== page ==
terrible, cursed name. But in the wake of other games with similar
drawing mechanics like Okami, it isn’t beyond the realm of possibility that he could somehow
return to us in a more interactive, drawing-based game… but we must stop this from happening
by any means necessary. 3. Awesome Possum – Tengen
The state of the environment is a growing concern, despite all of the warnings that Tim Curry-voiced animated movies and video games gave us about evil
corporations polluting the atmosphere. And one of those Curry voices was that of Awesome
Possum; a name that fails to rhyme in most English-speaking accents just as much as it
failed to single headedly fix the climate crisis. In a plot that sounds suspiciously familiar, we follow this creature that spins in a ball
as it battles an evil megalomaniacal scientist who wants to continue polluting the planet
for his own evil means. Literally all we’re missing here is bright, primary coloured fur
and a hard-boiled egg. And thanks to creator Tengen going defunct
in 1994, Awesome Possum’s legacy will always remain as a Sonic the Hedgehog rip-off with
half the fun and none of the decent controls. It is of course commendable that, unlike Sonic,
he chooses to collect cans and bottles in an effort to make recycling hip and cool,
though I’d really rather do without the constant shouts of ‘I’m awesome!’ and
‘That was awesome!’ ‘Oh boy, that’s awes-‘ WE GET IT! 2. Parrappa the Rapper – Sony
My name is Peter Austin and I’m here to say
Parappa is a game that Sony made Well, technically they only published it
But Nano On-Sha, the developer, has too many syllables to fit Have I reached peak white yet? Good.
Parappa The Rapper is a two-dimensional bipedal rapping dog, for some reason, who tears his
way through a series of rap battles with his many different teachers so that he can learn
to be ‘well proper street and that’. Drawn in a style that is most forgivingly
described as ‘unique and reminiscent of the graffiti art that is synonymous with the
rap and grime genres’, and most unforgivingly described as ‘totally radical’, Parappa
the Rapper is considered by many to be the first true rhythm game. The franchise boasts
a sequel, a spinoff, numerous ports, and two separate anime series in 2001 and 2016, and
the character himself has appeared as a fighter in Playstation All Stars. In fact, by some
metrics, it could be argued that that PaRappa isn’t quite forgotten but certainly when
you’ve got Crash, Spyro and even Sir Daniel Fortesque continuing to live it large to this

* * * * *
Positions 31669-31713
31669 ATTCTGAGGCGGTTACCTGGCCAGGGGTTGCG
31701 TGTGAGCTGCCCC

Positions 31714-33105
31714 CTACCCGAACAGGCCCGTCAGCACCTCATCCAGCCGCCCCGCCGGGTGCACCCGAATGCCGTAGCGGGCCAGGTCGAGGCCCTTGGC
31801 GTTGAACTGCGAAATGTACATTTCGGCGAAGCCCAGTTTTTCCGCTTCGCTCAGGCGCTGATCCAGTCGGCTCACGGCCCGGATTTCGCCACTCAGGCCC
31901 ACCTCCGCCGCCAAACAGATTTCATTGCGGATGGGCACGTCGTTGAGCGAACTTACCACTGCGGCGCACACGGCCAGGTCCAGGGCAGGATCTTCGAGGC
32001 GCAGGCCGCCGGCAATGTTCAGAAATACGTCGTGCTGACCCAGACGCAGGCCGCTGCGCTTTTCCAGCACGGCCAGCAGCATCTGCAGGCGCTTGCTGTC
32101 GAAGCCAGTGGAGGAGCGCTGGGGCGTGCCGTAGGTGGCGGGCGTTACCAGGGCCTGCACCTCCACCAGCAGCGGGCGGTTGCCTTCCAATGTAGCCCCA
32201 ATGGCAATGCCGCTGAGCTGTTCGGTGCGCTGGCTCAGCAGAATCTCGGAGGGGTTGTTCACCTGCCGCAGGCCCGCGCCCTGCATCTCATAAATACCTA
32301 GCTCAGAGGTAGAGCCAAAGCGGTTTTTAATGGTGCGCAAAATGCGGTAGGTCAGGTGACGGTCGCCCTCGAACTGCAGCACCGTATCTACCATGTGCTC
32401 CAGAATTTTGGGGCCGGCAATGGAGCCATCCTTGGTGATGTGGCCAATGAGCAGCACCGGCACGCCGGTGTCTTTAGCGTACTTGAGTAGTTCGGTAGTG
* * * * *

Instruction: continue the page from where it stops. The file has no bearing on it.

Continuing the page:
day, I think it’s fair to say that this poor rapping goodboy has at least faded into
an unfair level of relative obscurity. 1. Ristar
Or “wristar” as a lot of people apparently pronounce it. Yes, I have it on good authority
that this is something the world is divided over, even down to the small splinter group
who say “reestar”. Kind of apt nowadays. REEE We’ll stick with Ristar for now.
And man, what a pretty boy. Okay, admittedly his in-game sprite looks angry af, but the
game as a whole is definitely a good-looking one with colour palettes and animations that
still hold up today, 25 years on from its Sega Megadrive debut. In fact, this makes
it all the more surprising to learn that this boy was essentially a reject concept for another
Sega hit and was picked up out of the proverbial bin just before the proverbial bin lorry came
to crush him into a proverbial bin cube. It’s true. If you’ve watched our frankly excellent
list video on 10 Things You Didn’t Know About Sonic The Hedgehog then you’ll be
aware that in the earliest stages of the blue prickleboy’s development, various other
character concepts were thrown around before a speedy hedgehog was settled on. One such
idea was a Rabbit who could reach out and grab stuff with his extendable ears.
Enter Ristar four years later. Admittedly, he now looks nothing at all like a rabbit,
but those stretchy arms are not only present but actually super fun to play around with.
With a surprising number of traversal moves, these rubber limbs allow Ristar to make quick
work of his side-scrolling world and are even integral to his primary attack.
It’s a genuine shame that this little piece of mascot gold ended up falling by the wayside
and with an aggregate review score of 90% it’s also pretty inexplicable. And that’s our list. Are there any other
mascots, good or bad, that have been lost to the sands of time? Let us know in the comments
below. You can follow myself and TripleJump on Twitter here and if you want to support
the things you enjoy then check out the rewards on our Patreon. Finally, don’t forget to
like the video, share it with your friends and subscribe to the channel. I’ve been
Peter from TripleJump and thanks for watching